It’s tough being the Federal Reserve (Fed) chair—especially these days, as Janet Yellen surely knows.
After an extended period when the entire world hung onto every word she had to say, Ms. Yellen finds herself in a unique and different situation: The bond market is moving on its own—and she, much like many others, is a mere observer. That phenomenon is especially astonishing given that the Fed is getting ready to tighten policy for the second time this cycle after a year-long hiatus.
But before we delve into Yellen’s predicament, what should we expect from the upcoming Fed meeting?
Unless one went on a long solitary cruise on a paddle board across the Atlantic after Mr. Trump got elected and wasn’t in possession of a smartphone, one should be able to figure out that the Fed will likely raise the Federal Funds rate by a quarter of a percentage point. But that’s the easy part.
The Fed’s challenge
The more challenging part is to figure out what else will change in the Fed’s communications. The short answer to that is: not much. Of course, given the strength of the underlying economy, the Fed will probably revise its projected growth rate and inflation outlook slightly upward. But beyond that revision, not a lot is supposed to change. We believe that the Fed will still talk about being gradual in enacting future rate hikes.
Even more importantly, while the bond market gasps for air amid all the talk of fiscal stimulus, tax cuts and reflation, such talk—as far as the Fed is concerned—is still speculation rather than reality and therefore cannot be reflected in its policy statements. Only after it is crafted as legislation and passed through Congress will the Fed react—and therein lies the Fed’s challenge.
After being the primary driver of markets for a long time, the Fed finds itself not being able to factor into its policymaking communication all the issues that have already been priced in by the markets. Therefore, paradoxically, the upcoming Fed meeting will probably be one of the most ignored of recent vintage despite an anticipated decision to hike interest rates.
Therein lies a challenge for the markets as well. With all the talk from the incoming administration about corporate- and personal-income tax cuts, infrastructure spending, the implied uptick in growth and inflation expectations on the long end of the yield curve, the Fed is sticking to its “gradual rate hike” mantra. That’s what is still reflected on the front end of the rates markets, as short-term interest rates have remained relatively anchored.
If the new administration’s fiscal policy regime turns out to be anywhere close to what’s being talked about, it’s quite probable that we end up with economic growth and employment rates that get the Fed really worried about being behind the curve in its rate-hiking path. Unfortunately, a large central bank playing “catch-up” is not a pleasant thought. With that said, the Fed cannot really do much at the moment, as nothing is certain about fiscal policy—and even if it comes to pass, its net impact on economic data will not be felt until the first half of 2018 at the earliest.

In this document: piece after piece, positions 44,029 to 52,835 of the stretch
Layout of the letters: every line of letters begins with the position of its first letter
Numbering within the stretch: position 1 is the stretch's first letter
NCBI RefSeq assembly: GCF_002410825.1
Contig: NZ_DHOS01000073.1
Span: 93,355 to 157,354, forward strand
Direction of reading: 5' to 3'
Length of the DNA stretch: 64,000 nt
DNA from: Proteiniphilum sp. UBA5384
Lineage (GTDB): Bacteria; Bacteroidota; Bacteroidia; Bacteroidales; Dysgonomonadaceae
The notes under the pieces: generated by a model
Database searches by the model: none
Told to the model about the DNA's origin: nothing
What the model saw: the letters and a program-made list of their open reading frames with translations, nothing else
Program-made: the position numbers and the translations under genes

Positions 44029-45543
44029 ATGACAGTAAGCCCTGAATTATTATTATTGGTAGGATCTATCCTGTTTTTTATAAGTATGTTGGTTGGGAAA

It’s also worthwhile remembering where the economy stands today, even before the Trump administration unfolds its fiscal magic: The economy has improved in the second half of 2016—but not by much. Yet the tightening of financial conditions due to a significant rise in interest rates, the dollar and oil prices, will take its toll before the fiscal initiatives take effect. A Fed that is trying to play catch-up amid these conditions would raise serious concerns.
Meanwhile, there are risks of a policy-driven economic slowdown emanating from China due to weakness in the renminbi, capital outflows, and weakness in the housing market—all at the same time.
So, while it’s interesting to see the Fed in a pickle, what’s an investor to make of it all?
The implications for investors
Our base case is that the new administration’s fiscal policy initiatives are likely to be substantive and will help the U.S. and global economies in the short to medium term by steering them away from low growth and disinflation. Such a trend would be supportive of the equity markets and negative for bonds.
But one also has to be cognizant of the fact that risks to the global economy are rising meaningfully as well and should be reflected in portfolio positioning, especially at current equity valuations. We believe it would be prudent to:
- maintain long exposure to equities while reducing the size of the long position; and
- cut back on credit exposure, which seems to have significantly less upside than equities.
Mutual funds and exchange-traded funds are subject to market risk and volatility. Shares may gain or lose value.
Bonds are exposed to credit and interest rate risks (when interest rates rise, bond prices generally fall). Equities are subject to market risk and volatility; they may gain or lose value.
These views represent the opinions of OppenheimerFunds, Inc. and are not intended as investment advice or to predict or depict the performance of any investment. These views are as of the publication date, and are subject to change based on subsequent developments.